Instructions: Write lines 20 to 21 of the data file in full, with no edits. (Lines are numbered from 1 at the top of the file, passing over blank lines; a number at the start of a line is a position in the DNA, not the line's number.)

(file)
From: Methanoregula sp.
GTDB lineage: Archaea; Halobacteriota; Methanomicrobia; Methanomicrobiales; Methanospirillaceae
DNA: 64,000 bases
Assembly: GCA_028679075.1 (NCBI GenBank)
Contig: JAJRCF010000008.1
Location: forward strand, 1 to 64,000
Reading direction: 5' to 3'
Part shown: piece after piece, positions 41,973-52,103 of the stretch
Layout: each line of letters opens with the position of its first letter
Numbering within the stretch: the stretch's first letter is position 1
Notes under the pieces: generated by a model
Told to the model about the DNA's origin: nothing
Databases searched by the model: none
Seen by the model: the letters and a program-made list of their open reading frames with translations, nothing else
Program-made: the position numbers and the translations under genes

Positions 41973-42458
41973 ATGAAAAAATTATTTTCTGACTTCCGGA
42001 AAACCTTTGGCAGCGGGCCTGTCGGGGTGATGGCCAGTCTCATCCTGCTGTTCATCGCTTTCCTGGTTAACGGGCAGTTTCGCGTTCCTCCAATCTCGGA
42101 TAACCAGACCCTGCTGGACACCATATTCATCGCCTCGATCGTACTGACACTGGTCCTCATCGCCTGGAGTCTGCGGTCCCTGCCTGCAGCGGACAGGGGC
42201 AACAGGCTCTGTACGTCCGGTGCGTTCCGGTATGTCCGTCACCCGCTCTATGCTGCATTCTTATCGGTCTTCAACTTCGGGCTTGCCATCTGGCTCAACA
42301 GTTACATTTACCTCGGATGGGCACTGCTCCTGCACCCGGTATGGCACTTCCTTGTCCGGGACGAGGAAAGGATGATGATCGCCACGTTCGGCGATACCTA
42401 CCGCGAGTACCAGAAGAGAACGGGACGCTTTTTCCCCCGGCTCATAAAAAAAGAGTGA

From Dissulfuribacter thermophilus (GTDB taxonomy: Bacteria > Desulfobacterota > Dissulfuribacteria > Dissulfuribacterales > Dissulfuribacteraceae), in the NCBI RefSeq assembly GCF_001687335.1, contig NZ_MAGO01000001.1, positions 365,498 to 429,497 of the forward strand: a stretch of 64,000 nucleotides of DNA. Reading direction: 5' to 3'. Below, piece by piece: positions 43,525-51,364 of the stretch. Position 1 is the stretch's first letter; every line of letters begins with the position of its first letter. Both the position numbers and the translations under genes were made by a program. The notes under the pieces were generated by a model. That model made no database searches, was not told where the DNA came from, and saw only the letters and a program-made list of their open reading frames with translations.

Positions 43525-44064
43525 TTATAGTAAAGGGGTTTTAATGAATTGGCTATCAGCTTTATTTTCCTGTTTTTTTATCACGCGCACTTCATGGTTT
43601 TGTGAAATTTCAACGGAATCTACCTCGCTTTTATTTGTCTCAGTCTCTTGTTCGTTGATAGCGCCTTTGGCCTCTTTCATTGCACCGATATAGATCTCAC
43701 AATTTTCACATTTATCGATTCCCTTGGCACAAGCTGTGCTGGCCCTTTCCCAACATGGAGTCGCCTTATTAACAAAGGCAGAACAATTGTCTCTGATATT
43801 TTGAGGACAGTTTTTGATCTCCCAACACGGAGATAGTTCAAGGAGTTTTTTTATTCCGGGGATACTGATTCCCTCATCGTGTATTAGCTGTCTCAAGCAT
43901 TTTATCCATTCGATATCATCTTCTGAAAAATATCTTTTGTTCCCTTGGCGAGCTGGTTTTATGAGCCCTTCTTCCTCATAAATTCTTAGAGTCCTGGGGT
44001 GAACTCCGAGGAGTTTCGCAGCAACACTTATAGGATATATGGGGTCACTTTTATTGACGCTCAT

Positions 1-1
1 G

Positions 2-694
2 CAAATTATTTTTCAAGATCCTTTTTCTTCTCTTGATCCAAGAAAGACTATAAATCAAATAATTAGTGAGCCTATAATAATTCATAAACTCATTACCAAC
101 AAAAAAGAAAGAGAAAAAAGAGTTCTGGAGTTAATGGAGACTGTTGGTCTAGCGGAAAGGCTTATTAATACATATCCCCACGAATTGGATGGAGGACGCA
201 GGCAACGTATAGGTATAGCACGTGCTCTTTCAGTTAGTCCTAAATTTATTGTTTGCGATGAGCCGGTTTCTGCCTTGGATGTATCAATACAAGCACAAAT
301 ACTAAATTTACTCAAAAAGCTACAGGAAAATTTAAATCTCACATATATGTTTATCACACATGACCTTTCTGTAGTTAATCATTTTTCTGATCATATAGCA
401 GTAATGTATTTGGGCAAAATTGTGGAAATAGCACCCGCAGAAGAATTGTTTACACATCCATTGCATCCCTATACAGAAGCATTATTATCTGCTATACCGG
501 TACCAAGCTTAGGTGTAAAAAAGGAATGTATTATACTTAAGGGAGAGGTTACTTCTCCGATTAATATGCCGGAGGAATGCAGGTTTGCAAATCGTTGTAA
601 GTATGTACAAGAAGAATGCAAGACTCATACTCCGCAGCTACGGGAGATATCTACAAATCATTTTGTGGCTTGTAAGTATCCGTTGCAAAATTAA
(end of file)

42201 AACAGGCTCTGTACGTCCGGTGCGTTCCGGTATGTCCGTCACCCGCTCTATGCTGCATTCTTATCGGTCTTCAACTTCGGGCTTGCCATCTGGCTCAACA
42301 GTTACATTTACCTCGGATGGGCACTGCTCCTGCACCCGGTATGGCACTTCCTTGTCCGGGACGAGGAAAGGATGATGATCGCCACGTTCGGCGATACCTA